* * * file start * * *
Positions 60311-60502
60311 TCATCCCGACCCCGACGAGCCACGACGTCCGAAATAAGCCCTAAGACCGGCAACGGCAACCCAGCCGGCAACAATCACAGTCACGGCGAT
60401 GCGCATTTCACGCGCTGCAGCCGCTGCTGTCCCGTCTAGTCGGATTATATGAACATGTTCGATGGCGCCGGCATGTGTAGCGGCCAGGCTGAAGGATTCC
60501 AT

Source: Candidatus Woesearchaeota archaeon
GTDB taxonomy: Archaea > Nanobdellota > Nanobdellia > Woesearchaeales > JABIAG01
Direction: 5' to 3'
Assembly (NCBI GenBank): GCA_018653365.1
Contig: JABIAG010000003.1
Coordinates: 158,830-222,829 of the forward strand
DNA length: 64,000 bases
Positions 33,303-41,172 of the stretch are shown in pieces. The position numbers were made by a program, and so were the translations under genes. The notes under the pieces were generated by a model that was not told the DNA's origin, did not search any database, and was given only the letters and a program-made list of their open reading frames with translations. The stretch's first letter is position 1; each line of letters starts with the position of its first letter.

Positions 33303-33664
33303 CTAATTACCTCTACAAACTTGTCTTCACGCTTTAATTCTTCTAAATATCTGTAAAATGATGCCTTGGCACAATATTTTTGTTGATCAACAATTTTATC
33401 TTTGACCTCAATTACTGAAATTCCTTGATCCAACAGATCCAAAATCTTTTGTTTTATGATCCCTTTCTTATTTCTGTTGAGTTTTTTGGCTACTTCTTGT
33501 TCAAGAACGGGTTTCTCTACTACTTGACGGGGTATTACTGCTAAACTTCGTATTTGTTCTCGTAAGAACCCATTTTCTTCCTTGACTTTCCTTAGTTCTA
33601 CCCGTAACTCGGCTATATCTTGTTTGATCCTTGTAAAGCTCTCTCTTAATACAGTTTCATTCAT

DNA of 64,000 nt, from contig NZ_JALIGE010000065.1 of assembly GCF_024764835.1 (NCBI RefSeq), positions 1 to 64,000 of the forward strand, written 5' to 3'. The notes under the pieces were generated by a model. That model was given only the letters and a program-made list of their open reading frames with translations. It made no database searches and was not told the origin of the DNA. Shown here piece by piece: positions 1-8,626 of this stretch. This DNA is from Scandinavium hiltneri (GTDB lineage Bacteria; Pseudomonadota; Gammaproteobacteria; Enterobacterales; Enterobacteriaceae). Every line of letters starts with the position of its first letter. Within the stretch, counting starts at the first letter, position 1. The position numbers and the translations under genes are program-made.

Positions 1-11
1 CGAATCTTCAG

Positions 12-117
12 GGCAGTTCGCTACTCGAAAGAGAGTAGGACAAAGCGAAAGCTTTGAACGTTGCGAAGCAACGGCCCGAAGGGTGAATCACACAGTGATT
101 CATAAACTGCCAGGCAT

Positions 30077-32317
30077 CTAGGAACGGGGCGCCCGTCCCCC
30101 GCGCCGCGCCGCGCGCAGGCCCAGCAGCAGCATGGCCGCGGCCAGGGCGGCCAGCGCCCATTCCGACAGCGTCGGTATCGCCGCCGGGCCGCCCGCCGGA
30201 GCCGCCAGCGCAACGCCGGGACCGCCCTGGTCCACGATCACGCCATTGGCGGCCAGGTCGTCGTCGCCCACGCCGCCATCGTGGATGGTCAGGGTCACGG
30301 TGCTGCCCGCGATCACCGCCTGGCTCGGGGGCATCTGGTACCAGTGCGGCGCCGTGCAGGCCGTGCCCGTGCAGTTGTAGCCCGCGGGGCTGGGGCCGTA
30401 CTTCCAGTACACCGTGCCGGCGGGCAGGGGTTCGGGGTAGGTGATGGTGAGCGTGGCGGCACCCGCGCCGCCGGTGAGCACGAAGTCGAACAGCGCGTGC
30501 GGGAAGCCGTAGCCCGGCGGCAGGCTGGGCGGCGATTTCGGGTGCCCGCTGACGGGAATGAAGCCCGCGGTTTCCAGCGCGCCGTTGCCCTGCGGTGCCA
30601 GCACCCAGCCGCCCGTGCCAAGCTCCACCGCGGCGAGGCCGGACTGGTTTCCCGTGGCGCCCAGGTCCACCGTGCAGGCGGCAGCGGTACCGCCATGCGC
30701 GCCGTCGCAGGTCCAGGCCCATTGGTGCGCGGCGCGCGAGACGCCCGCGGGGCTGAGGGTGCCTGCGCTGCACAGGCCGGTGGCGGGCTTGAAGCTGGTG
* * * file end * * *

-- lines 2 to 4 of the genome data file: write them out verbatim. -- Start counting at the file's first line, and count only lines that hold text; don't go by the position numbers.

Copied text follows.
60311 TCATCCCGACCCCGACGAGCCACGACGTCCGAAATAAGCCCTAAGACCGGCAACGGCAACCCAGCCGGCAACAATCACAGTCACGGCGAT
60401 GCGCATTTCACGCGCTGCAGCCGCTGCTGTCCCGTCTAGTCGGATTATATGAACATGTTCGATGGCGCCGGCATGTGTAGCGGCCAGGCTGAAGGATTCC
60501 AT